What possible benefit could there be in this horrible outbreak of viral illness? COVID-19 has been fraught with fear, heartbreak, and loss, and that’s before the confusion brought on by political dysfunction. Despite that, it’s not all bad.
Let’s look at how COVID is allowing us to re-imagine our lives and to create innovative solutions to some old problems. Everything is on the table – from how we see the doctor, buy medicine, and define essential services. Let’s look at these potential silver linings. Read more from Boston medical marijuana doctor Jordan Tishler below.
Why Do We “Go” to the Doctor’s Office?
There was a time (before me) when the doctor would come to the house to see the patient. Home-visits cemented the relationship between the patient and their clinician. They allowed the doctor a now-rare view into the real-world environment of the patient and the relationships that either supported or hindered the patient’s progress. Our modern lives have made most house-calls socially and financially impractical. Office-based medicine allows the doctor to help as many patients as she can in a day. It provides a friendly but professional atmosphere in which to be seen and to work. It provides a central location in which patients feel comfortable that they can expect quality treatment.
Office-based medicine also loses all the wonderful things about house-calls. And here is one of silver linings: many of the reasons for using an office are no longer necessary. For many fields of Medicine, like Psychiatry, Cannabis Medicine, and even some Primary Care visits, being in the same room just isn’t the only way to have an effective and collaborative visit. A good discussion coupled with careful observation can be very effective and satisfying for both doctor and patient.
The benefits of telemedicine go way beyond decreased risk of COVID. It’s easier for patients not to have to leave home or work for a doctor visit; it enables family members to join when that’s appropriate. Even better, it offers some of the benefits of those old-fashioned home visits. With telemedicine, doctors get to see their patients in their own environments. Healthcare physicians can see where they’re comfortable and what makes them anxious (beyond the doctor’s office setting). Medical marijuana doctors can also see particulars about their home: organization, support, physical and financial roadblocks. Most of all, they can observe in an entirely different manner what their day to day is really like.
For example, Dr. Tishler treats a young woman with advanced breast cancer who is doing well, but has young children about whom she worries. On our last visit, he was able to see her at her kitchen counter, in a warm, homey environment. In the middle of our chat about treating cancer and medical marijuana, her 5 year old son climbed into her lap and said, “I need snuggles Mommy.” Not only was this priceless, but her reaction let me know that she’s doing OK.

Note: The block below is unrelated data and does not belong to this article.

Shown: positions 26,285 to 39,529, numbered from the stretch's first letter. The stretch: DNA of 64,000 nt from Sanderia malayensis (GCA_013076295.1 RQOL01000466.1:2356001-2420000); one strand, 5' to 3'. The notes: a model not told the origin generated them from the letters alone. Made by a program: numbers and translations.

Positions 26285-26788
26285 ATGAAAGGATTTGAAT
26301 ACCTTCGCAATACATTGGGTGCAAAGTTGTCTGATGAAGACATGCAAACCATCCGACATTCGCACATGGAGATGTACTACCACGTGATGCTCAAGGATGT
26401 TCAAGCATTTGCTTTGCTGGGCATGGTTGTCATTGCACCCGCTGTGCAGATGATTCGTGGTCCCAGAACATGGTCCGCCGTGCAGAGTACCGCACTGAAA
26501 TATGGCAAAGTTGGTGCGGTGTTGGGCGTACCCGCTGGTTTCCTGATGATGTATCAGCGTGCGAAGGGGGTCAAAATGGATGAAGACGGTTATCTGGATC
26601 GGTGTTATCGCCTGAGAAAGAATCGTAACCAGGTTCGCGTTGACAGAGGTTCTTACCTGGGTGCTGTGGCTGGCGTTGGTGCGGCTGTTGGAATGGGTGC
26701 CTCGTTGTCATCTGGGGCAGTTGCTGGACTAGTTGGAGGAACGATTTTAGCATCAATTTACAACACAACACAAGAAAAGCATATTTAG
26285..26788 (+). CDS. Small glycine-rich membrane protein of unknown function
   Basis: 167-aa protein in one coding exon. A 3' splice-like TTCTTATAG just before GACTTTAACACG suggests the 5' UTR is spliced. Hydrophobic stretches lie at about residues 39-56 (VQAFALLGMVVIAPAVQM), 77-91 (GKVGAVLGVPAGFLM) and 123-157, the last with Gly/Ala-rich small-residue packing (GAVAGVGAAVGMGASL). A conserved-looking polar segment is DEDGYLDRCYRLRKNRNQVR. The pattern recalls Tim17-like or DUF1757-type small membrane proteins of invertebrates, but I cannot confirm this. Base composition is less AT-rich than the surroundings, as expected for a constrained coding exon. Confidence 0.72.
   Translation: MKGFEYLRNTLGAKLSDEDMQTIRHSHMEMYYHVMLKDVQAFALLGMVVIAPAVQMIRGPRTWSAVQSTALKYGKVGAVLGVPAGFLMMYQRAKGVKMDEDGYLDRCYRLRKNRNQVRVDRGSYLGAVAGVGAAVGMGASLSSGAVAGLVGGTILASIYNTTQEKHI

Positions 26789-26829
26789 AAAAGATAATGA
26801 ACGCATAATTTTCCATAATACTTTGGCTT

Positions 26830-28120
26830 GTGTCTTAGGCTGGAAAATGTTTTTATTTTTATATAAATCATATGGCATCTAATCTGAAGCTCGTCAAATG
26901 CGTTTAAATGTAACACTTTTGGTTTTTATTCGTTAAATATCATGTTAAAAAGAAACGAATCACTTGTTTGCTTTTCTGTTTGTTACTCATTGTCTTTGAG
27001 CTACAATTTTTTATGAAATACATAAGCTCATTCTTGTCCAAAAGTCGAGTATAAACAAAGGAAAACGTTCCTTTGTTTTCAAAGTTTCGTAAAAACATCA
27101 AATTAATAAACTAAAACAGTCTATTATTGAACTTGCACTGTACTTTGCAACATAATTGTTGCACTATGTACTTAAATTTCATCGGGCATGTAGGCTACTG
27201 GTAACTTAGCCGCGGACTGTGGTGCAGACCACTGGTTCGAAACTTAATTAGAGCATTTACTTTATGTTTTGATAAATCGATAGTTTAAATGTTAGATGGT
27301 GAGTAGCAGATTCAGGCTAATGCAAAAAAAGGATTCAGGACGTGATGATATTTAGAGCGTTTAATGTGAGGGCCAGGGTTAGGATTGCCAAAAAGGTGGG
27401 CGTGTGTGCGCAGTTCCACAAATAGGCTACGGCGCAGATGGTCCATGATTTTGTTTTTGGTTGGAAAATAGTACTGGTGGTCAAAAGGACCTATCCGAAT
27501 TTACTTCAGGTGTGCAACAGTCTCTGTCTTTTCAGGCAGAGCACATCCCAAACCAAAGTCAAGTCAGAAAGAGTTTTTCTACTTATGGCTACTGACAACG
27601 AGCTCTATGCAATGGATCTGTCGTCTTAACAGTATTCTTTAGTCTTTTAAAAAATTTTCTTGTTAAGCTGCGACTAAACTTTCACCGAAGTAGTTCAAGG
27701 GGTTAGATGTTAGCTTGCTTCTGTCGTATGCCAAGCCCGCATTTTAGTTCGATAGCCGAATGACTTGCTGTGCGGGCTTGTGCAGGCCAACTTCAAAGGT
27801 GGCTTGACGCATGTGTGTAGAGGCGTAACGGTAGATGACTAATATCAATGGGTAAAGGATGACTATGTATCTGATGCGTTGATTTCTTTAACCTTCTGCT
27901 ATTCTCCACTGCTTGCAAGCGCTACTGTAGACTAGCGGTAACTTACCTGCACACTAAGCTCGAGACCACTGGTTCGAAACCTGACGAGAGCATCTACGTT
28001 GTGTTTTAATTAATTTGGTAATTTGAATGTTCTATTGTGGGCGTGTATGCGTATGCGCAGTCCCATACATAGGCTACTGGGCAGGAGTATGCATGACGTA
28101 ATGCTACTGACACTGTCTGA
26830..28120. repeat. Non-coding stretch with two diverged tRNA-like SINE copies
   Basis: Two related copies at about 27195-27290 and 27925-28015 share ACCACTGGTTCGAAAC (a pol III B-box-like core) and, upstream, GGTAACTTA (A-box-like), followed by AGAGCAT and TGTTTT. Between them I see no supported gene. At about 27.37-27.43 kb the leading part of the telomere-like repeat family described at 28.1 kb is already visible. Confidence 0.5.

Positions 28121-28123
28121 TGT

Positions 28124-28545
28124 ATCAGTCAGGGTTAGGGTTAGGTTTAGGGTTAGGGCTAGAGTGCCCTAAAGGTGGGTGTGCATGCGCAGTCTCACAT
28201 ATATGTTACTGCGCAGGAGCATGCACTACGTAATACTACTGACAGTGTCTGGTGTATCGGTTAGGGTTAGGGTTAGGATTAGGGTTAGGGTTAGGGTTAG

Why Medical Cannabis Dispensaries Are Actually Better for Patients Now
Prior to COVID, patients needed to trek to the dispensary and then often got up-sold more medicine and products than they needed. This lead to wasted time and money for the patient, and often lead to treatment failures that could have been avoided.
A long-term solution to this problem would be to regulate that dispensaries and retail cannabis shops (both medical and recreational) not be allowed to give any medical advice. They do not have the expertise and they have major conflicts of interest since they sell products.
Another bright spot of the current crisis has been that dispensaries have moved to systems that employ online ordering and either curb-side pickup or home delivery. In this new, post-COVID approach, patients order without the salesperson’s input, so they are more likely to get what a doctor had recommended. So far, their outcomes appear to be improved.
How Recreational and Medical Cannabis Differs
Since medical cannabis was considered an essential service during COVID-19, many people who were using cannabis medically, but purchasing it recreationally, came to medical attention. As I saw these folk, I was struck by the negative consequences of a system that promotes overuse to patients. Thankfully, I was able to help many of them develop a more effective and safer (and often less costly) regimen.
The strong messaging that patients don’t need doctors or the medical system has the pernicious effect of undermining the legitimacy of medical cannabis treatment. As a result, most people never even consider cannabis medicine, even if it would be the best treatment available to them.
Contact Our Massachusetts Medical Marijuana Doctor Today
COVID has made people think about health care in new ways, emphasizing our need to pay attention to patients and delivery systems. It has reinforced for many that cannabis is a viable medicine and that cannabis medical care is an essential service. This is the message that will mainstream cannabis care.
As we all struggle to make sense of life in this new reality it is essential that we take the opportunity to re-envision our lives as a community. We must dig deep to find the positive in the midst of all this upheaval. Telemedicine, online medication ordering, and renewed focus on providing health care with cannabis are the beginnings of a better system for all, and are some of the silver linings that we’re all craving. If you are looking for a Massachusetts medical marijuana doctor, contact Jordan Tishler today at